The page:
Matching wits with Edwin W. Edwards was like gambling against the house. I always lost.
During one of his endless press conferences promoting gambling in Louisiana, Edwards had latched on to jai alai, the South Florida gambling sport. As the Louisiana Constitution says that the Legislature shall define and suppress gambling, I cheekily asked Edwards what would be left to suppress.
“Freedom of the press,” he acidly replied.
Restrictions of space prohibit the many other examples of Edwards’ wit, often at my expense, and oft-remembered at his death at 93. What is forgotten is that EWE was not always the merry minstrel of political journalism. Meanness and raised voices against reporters were also features of the Edwin meetings with the press corps, whom he perceived as his enemies.
As, in various years, a reporter and an activist for good-government Republican candidates against Edwards, maybe he had a point with me. But his life was always a lesson in pragmatism: He lightly put aside old hatreds in favor of periodic alliances.
As editor of a Shreveport magazine, competing with the dominant and anti-Edwards Shreveport Times, I found Edwards plopped beside me at an event, to ask about a reported editorial shake-up at the Times. The newspaper gossip delighted him.
The enemy of his enemy was his friend, often.
Edwards was a cold man but he turned on the charm with a facility that Donald J. Trump cannot exceed. His antagonisms were not less than those of the former president, but he more shrewdly did not allow them to consume him.
Edwards played the rogue with dash, but he was a thorough rogue: Profoundly self-interested, at his center was his own power and success, in proportions even exceeding ordinary politicians.
In that way, in a parallel that the last living ex-governor will not appreciate, he was like Bobby Jindal.
Not in the way of personal dishonesty, nor in obsession with national politics.
In the former case, dishonesty was something that Edwards honed to a fine art. The image from Hunter S. Thompson’s obituary of Richard M. Nixon comes to mind, that he was so crooked he should be screwed into the ground.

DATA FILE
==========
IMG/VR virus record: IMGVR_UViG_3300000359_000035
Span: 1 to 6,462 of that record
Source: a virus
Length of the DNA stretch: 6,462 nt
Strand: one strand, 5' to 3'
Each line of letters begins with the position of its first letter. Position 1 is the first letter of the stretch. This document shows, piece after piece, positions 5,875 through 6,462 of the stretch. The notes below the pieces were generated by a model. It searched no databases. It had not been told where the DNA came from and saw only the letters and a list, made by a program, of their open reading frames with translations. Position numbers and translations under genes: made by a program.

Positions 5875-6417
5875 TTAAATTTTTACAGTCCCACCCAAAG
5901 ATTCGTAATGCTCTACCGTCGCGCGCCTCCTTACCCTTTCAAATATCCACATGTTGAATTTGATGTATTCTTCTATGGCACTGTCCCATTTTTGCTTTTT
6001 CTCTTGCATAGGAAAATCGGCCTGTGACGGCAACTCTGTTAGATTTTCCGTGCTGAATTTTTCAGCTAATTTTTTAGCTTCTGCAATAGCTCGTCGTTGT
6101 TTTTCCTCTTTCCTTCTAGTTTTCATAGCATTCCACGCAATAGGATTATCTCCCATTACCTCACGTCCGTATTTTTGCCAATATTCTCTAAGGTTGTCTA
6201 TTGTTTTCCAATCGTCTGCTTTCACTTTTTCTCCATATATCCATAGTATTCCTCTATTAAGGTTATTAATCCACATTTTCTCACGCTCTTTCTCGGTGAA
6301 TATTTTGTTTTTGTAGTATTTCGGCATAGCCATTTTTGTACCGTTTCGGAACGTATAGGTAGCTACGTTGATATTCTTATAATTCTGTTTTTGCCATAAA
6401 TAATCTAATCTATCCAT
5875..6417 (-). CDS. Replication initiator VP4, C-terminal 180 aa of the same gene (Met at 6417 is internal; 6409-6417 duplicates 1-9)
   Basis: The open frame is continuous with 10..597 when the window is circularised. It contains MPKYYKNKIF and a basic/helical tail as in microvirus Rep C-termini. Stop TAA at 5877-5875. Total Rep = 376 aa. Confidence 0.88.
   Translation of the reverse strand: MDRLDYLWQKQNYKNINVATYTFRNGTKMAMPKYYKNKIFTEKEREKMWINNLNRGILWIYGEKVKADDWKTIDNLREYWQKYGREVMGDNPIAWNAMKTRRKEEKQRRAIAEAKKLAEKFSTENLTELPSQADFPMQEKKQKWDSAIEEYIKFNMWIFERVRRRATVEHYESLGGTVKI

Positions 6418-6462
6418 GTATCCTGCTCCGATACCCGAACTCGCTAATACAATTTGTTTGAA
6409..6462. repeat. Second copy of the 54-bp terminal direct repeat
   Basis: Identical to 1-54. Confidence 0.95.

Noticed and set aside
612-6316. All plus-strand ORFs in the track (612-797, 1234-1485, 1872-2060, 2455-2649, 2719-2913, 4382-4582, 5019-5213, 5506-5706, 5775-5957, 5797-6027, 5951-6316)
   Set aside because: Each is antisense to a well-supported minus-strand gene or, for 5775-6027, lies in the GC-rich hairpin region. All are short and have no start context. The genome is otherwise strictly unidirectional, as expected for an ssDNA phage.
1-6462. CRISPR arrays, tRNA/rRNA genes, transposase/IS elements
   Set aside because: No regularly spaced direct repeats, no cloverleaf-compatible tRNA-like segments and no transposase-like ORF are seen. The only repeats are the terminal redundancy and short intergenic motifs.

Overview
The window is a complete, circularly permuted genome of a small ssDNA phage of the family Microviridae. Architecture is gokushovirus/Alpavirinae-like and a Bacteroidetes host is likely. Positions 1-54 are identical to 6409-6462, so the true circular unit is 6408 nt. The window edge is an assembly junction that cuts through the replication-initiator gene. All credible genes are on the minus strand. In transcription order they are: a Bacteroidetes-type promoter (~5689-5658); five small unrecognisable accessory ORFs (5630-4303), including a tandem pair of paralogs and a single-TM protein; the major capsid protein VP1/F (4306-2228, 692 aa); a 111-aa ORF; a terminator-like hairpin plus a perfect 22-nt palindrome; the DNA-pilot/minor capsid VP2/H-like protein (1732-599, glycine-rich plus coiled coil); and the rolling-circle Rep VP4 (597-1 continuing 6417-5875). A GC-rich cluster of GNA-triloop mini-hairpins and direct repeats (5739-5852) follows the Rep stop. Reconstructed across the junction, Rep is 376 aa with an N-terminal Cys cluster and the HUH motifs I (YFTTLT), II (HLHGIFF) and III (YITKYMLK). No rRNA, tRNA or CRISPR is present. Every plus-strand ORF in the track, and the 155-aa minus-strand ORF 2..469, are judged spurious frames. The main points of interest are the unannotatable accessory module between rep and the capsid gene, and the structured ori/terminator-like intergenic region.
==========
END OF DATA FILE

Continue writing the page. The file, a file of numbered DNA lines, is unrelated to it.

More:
And EWE was burned in national politics, mocked as a Cajun sharpster in the national press when there was talk in the 1970s of him as a potential vice president on a Democratic ticket.
Jindal was obsessed with national politics — former aides diplomatically put it as “lost focus” in the Republican’s second term — and its distortions of his role in Louisiana ultimately hurt him in his home state, as well as dogging him during a failed bid for the 2016 GOP nomination.
Edwards’ self-interest also took away from governance, as did Jindal's. Jindal was the opposite of EWE in so many ways, including the former’s Ivy League education, but they had in common a penetrating intelligence. They could dispatch so much business in so little time that their attentions diverted elsewhere would often not be noticed.
For Edwards, sheer ability was a Godsend. With rare exceptions — the late Camille F. Gravel was one — the EWE administrations tended to be filled with technicians, second-raters and yes-men. If the Boss had the bandwidth for the business of the administration, he did not need bright — or independent — people around him. Certainly not overly ethical ones.
His aides carried out instructions, “Just Takin’ Orders,” as the late Clyde Vidrine entitled his malicious tell-all book about his former boss.
The politicians respected his acumen. Those who lunched or phoned with him during Edwards’ retirement included current Gov. John Bel Edwards and a GOP opponent, Garret Graves, who holds the distinction of beating EWE in his last campaign, for Congress in 2014.
The current governor is no family relation but a political one: His late father, sheriff in Tangipahoa Parish, was an Edwards ally. For many governors, keeping Edwin at a safe distance might have seemed an easy decision. John Bel Edwards did the opposite, giving the older man a public stage and appearing with him.
But if the hagiography of the Edwards years marks his departure from this world’s den of thieves, will there be a lavish public funeral and too much association of the new Edwards with the old? Might be risky, governor.
Email Lanny Keller at email@example.com.